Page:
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Malloy Signs APRN Bill

by | May 13, 2014 5:30am () Comments | Commenting has expired | Share
Posted to: Health Care, Jobs, Labor

Gov. Dannel P. Malloy signed a bill Monday that will allow Advanced Practice Registered Nurses to practice independent of doctors.

Currently, APRNs are required to work in collaboration with a physician. But when a provision of the new law takes effect on July 1, nurses who meet qualifications will be able to work on their own.

Malloy was expected to sign the bill and applauded its passage in the legislature. He said the change will help Connecticut’s health care system address the demand from newly insured residents. He said access to primary care has been a challenge in some communities.

“With the healthcare industry growing and changing, the role of advanced practice registered nurses remains critical. This bill increases access to primary care across Connecticut by allowing advanced practice registered nurses to do more of what they do so well — evaluating, screening, physical examinations and management of many routine medical conditions such as hypertension, diabetes, and asthma,” Malloy said in a statement.

The bill was opposed by doctors. Following the bill’s passage, the Connecticut State Medical Society released a statement expressing “extreme disappointment” in the vote.

“It is difficult to see how this change will improve patient care, and it does nothing to address the need for healthcare transparency in Connecticut,” Dr. Michael Saffir, the group’s president, said.

There are about 4,000 APRNs in the state of Connecticut, according to state officials.

To date, Malloy has signed 13 bills.

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(4) Archived Comments

posted by: SocialButterfly | May 13, 2014  3:36pm

I had a letter opposition in Connecticut Post over this issue with Michael Caserta, Fairfield, who wrote several letters steadfastly opposing APRN’s being allowed to operate out of their own offices independently. Thankfully—Common Sense prevailed.

posted by: edvolpintesta | May 15, 2014  7:23pm

May 15, 2014
Ct News Junkie
In your recent article “Malloy Signs APRN Bill” (May 13) you placed above the article a picture of an operating room.  This was seriously misleading because it suggested that APRNs have an expectation of performing operations just like surgeons.
The APRNs major focus will be in providing basic primary care services as Governor Malloy stated in the article.  There are many common diseases like earaches and sore throat that APRNs can treat. But they can also monitor hypertension, diabetes, and high cholesterol.
As is well known, there is a shortage of primary care doctors. Most are over-worked and complain of burnout. Some no longer take on new patients and consequently it is not unusual for patients to seek care in emergency rooms. Or some just forgo care and end up getting sicker and being admitted the hospital.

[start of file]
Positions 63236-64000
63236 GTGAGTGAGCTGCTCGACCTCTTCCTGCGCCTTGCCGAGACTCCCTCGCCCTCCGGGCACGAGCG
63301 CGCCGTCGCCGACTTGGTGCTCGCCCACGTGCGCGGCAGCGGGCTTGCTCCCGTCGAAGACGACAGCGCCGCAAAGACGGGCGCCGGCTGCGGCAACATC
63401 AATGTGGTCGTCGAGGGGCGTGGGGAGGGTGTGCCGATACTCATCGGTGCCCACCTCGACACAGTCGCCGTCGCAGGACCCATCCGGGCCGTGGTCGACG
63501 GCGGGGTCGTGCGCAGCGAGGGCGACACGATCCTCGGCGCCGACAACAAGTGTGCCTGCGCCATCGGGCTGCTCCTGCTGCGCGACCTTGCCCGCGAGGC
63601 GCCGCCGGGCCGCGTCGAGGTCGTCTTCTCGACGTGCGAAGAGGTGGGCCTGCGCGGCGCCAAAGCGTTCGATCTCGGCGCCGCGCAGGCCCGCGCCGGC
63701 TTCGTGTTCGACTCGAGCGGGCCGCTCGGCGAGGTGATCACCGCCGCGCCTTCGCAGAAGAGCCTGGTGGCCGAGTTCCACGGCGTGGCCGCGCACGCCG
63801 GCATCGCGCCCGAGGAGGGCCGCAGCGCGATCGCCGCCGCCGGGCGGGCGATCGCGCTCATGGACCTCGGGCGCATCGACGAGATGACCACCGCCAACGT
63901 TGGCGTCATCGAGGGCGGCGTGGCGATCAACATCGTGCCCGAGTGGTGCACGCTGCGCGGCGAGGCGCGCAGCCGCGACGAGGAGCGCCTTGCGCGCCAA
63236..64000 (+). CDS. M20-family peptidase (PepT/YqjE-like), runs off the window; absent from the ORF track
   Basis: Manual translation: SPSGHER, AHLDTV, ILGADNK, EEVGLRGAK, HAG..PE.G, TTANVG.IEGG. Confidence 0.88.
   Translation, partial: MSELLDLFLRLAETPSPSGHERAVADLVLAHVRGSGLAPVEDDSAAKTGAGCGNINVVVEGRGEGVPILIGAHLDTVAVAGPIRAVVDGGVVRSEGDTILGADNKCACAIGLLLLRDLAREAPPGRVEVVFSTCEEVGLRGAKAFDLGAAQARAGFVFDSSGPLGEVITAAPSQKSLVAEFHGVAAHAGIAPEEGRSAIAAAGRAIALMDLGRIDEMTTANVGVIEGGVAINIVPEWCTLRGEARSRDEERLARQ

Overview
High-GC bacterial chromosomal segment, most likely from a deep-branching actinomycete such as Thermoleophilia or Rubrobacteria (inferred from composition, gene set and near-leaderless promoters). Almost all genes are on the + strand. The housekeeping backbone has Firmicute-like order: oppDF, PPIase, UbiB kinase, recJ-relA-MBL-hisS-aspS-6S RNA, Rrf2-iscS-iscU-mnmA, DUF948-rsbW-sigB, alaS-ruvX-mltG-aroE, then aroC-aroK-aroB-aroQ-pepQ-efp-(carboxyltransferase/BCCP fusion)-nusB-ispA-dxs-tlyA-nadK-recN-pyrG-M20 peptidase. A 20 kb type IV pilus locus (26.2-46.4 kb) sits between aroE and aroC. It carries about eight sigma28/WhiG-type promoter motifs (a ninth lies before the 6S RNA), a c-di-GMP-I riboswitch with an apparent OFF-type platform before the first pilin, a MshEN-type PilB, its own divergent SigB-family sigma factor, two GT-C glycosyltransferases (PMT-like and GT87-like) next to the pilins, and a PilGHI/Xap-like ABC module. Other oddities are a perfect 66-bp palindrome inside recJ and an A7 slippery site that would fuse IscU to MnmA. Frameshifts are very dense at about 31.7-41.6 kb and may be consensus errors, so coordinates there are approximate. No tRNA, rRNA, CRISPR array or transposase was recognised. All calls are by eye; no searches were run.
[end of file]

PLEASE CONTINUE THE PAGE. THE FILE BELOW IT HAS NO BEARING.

The problem will become more acute as the Affordable Care Act makes it possible for patients to seek care who hitherto could not because they had no insurance.
Clearly, medical practice is undergoing a great transformation and many of the old ideas about defining what a doctor is are being re-evaluated. Some experts believe that treating illness is no longer the prerogative of physicians alone. That is why the Institute of Medicine supports the use of APRNs practicing those primary care services for which they have been trained.
As a general practitioner who has been in practice for 40 years I have seen and experienced first-hand the deficiencies of the primary care system. The APRNs have the potential to lighten the load that many primary care doctors are straining to carry and more important, to help those residents of Connecticut who have difficulty in getting primary care when they need it.
Although Mike Saffir, M.D. the president of the Connecticut State Medical Society does not agree that the APRNs will improve the health care system in Connecticut, I disagree. Perhaps if he were a primary care doctor he would moderate his opinion on this issue.
All things considered, it is misleading to place the photo of the operating room above the article because it gives the wrong impression about what the role of the APRNs will be in the health system.
Edward Volpintesta MD
Bethel, CT 06801

posted by: Christine Stuart | May 16, 2014  7:22am

Christine Stuart

Edward Volpintesta MD
I did not mean to be misleading, it was just the generic medical art I had.

posted by: SocialButterfly | May 16, 2014  10:49am

It is ludicrous that Gov. Malloy signed this very bad no common sense bill into law but by-passed the real culprit —soda pop—which has absolutely no food value and really no good for children’s health. At least chocolate milk has food value—but apparently Malloy did not want to offend beverage giants like Coca Cola and Pepsi Cola by being politically correct. Another reason to vote Malloy out of office.  Ge is a “no common sense politically controlled governor” proven by this chocolate milk fiasco.

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